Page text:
Just Thinking: Cleaning advice not worth more than good laugh
I just came across an internet list titled, “How Often You Should Clean Everything in Your House.”
I don’t know how funny it was intended to be, but I rate it between knock-knock jokes and hilarious.
For instance, in a list of chores to be done “Every Day” is the item “Clean coffeemaker,” whereas under “Every Three to Six Months” is “Vacuum and Clean under furniture.” That knee-slapper could put me under the table, where I’d notice all manner of crumbs and lint and unidentifiable specks if I didn’t vacuum way more often than twice a year.
Granted, a more general “Vacuum floors and furniture” is listed under “Every Week.” I grasp the distinction – that once a week you should sweep the center of the rug, what’s visible inside the circle made by the sofa, the comfortable chairs and the dog, but every six months, you should shift the furniture and the dog forward or back enough to suck up the detritus underneath – but do people really clean that way?
They might. I wouldn’t know. But I think once a person has the vacuum cleaner in one hand and a dust cloth in the other, you might as well move some furniture and do the job right.
The importance of this was demonstrated recently when my nearly 8-year-old grandson spent the night so he could devote eight hours straight to building Legos. At one point, when he couldn’t find the piece he needed, and I, his parts manager, took to feeling around under the couch, he suggested we move the couch entirely.
So we did. The couch is heavy, and moving it is the sort of job people hire themselves out to do, but he and I managed it by working together, each of us intent on finding a black piece like this one here, only thinner.
We never found it, but the point is, if I hadn’t cleaned under that sofa for six months, we would have revealed such desiccated food and insect bodies as to make my grandson repeat the words he had spoken the first time he heard our landline ring. “What is that?” he said. This time, he would have followed up with “And that? And that?”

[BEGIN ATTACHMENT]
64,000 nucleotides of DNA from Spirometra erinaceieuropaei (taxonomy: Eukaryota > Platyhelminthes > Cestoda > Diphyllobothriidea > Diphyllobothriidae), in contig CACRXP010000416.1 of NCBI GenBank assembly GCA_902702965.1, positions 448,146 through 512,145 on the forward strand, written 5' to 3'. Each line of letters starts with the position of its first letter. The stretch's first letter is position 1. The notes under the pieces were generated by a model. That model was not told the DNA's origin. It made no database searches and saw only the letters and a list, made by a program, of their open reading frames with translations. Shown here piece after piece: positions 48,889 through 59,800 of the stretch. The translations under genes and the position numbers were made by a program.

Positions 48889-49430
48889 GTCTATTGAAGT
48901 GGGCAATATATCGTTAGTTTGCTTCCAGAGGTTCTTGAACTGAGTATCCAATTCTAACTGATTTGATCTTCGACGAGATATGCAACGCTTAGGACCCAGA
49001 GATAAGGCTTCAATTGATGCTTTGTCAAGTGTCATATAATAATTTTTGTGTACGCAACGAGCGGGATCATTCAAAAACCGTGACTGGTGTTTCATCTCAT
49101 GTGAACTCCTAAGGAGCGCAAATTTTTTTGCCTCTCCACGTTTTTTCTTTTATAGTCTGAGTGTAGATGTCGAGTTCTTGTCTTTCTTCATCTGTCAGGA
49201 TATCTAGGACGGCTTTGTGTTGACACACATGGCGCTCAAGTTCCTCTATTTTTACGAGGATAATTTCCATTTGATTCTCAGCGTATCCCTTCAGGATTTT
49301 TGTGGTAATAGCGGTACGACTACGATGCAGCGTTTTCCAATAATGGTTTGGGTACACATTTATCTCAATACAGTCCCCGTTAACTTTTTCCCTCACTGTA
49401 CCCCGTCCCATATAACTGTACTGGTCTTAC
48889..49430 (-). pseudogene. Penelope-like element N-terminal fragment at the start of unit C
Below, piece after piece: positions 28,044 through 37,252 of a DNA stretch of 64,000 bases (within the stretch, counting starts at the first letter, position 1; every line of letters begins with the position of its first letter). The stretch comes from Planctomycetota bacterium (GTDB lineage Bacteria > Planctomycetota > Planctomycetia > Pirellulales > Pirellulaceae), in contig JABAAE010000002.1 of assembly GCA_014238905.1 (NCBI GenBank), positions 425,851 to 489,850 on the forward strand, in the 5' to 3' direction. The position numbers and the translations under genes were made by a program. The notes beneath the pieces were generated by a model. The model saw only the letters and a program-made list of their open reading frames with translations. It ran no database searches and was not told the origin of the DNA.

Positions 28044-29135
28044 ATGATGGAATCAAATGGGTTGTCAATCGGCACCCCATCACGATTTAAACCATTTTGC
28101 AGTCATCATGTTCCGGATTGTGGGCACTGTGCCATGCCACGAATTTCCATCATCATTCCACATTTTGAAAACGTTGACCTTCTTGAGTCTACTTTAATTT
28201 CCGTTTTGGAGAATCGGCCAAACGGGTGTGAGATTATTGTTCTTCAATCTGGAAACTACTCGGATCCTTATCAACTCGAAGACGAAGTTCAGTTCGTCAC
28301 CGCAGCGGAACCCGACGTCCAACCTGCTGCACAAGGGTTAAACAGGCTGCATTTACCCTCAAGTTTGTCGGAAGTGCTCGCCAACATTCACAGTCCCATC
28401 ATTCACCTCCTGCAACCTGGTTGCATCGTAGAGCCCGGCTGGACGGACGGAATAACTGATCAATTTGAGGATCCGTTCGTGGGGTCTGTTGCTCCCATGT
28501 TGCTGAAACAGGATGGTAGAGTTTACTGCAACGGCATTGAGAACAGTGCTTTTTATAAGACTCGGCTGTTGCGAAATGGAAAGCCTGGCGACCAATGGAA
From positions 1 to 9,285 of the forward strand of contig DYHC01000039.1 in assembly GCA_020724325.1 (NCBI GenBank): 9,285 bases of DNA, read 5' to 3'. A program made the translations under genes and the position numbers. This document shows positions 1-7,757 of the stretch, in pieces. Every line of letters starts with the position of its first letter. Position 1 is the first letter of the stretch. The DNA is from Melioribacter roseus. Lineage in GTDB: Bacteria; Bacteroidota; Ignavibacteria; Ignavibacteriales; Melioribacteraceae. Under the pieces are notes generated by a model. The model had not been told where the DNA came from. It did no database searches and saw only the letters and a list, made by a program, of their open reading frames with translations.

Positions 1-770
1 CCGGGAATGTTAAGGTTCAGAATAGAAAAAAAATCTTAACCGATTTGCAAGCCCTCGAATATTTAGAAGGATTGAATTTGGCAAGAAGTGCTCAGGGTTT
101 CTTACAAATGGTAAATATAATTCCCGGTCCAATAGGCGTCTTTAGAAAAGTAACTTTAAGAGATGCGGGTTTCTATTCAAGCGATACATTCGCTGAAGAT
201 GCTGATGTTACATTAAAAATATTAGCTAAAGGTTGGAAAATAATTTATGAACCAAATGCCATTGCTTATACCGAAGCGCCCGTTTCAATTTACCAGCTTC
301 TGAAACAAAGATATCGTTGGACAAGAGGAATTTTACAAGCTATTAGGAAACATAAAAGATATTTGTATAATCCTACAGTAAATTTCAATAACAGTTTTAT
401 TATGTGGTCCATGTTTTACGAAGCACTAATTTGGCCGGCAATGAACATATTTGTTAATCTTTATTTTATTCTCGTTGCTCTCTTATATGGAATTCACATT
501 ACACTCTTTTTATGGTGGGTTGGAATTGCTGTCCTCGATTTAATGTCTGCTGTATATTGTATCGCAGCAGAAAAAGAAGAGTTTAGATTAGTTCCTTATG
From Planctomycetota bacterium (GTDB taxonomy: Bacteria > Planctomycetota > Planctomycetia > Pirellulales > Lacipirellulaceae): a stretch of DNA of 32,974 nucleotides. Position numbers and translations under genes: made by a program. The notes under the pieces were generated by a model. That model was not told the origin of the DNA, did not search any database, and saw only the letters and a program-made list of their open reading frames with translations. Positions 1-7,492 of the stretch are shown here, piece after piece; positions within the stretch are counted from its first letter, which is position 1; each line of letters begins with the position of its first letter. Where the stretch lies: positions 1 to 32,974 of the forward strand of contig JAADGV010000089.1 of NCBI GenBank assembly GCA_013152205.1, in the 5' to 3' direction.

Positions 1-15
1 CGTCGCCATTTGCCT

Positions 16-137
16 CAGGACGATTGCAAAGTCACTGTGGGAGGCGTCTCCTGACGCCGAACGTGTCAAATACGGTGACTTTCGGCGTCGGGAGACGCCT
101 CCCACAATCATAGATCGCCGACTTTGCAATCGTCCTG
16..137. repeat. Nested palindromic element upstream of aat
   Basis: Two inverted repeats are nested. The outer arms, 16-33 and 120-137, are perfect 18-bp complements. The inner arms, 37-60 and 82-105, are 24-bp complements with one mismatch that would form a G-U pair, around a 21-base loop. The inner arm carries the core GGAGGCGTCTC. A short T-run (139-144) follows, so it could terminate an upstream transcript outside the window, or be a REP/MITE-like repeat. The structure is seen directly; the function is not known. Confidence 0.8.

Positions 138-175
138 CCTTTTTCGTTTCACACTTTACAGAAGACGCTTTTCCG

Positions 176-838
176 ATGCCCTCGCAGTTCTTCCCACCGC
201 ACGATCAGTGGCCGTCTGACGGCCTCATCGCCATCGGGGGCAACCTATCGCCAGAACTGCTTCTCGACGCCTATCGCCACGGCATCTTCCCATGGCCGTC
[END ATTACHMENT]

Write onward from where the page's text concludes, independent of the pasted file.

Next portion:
Then there’s the coffeemaker. Now I don’t know what they mean here by “clean.” Do they mean, “Rinse the pot and put it upside down on the dish rack until your husband makes another half-pot in the afternoon?” Or do they mean, “Combine coffeepot cleaner crystals with fresh spring water and use the mixture to scrub the inside of the pot with a soft brush used only for that purpose for at least 20 minutes?”
Because if it’s the first one, I already meet and perhaps exceed the standard. If it’s the second, this list maker and I are not living on the same plane of existence.
If I were using the coffee pot for other things – say, for split-pea soup or life-saving serum – I would understand the obsessive cleaning. But we use our coffee pot for coffee only. We do toss it in the dishwasher from time to time, usually to fill out the load, but that’s it.
Back to this list.
According to it, we should clean the refrigerator every week. Again, I can’t speak for others, but refrigerator cleaning always has been an ongoing chore around here.
Take out the milk, wipe away the milky square the container left on the shelf. Take out the broccoli, gasp at the vegetable drawer and wrestle it into the sink so you can wash it while the pasta cooks.
In my experience, a person can no more clean a refrigerator once a week than she can empty the wastebaskets once a year. Some jobs are meant to be done steadily, like driving and removing somebody’s appendix.
But I’m already feeling better, thanks to the comments people posted about this list. Several have announced that they have never vacuumed their mattress. Another scoffed at emptying the vacuum cleaner monthly. “Not when you own a golden retriever,” she said.
My bottom line?
Anyone who has time to take a housekeeping list to heart isn’t wiping their surfaces enough. You go do that. I’ll read my book.
Write to Margo Bartlett at firstname.lastname@example.org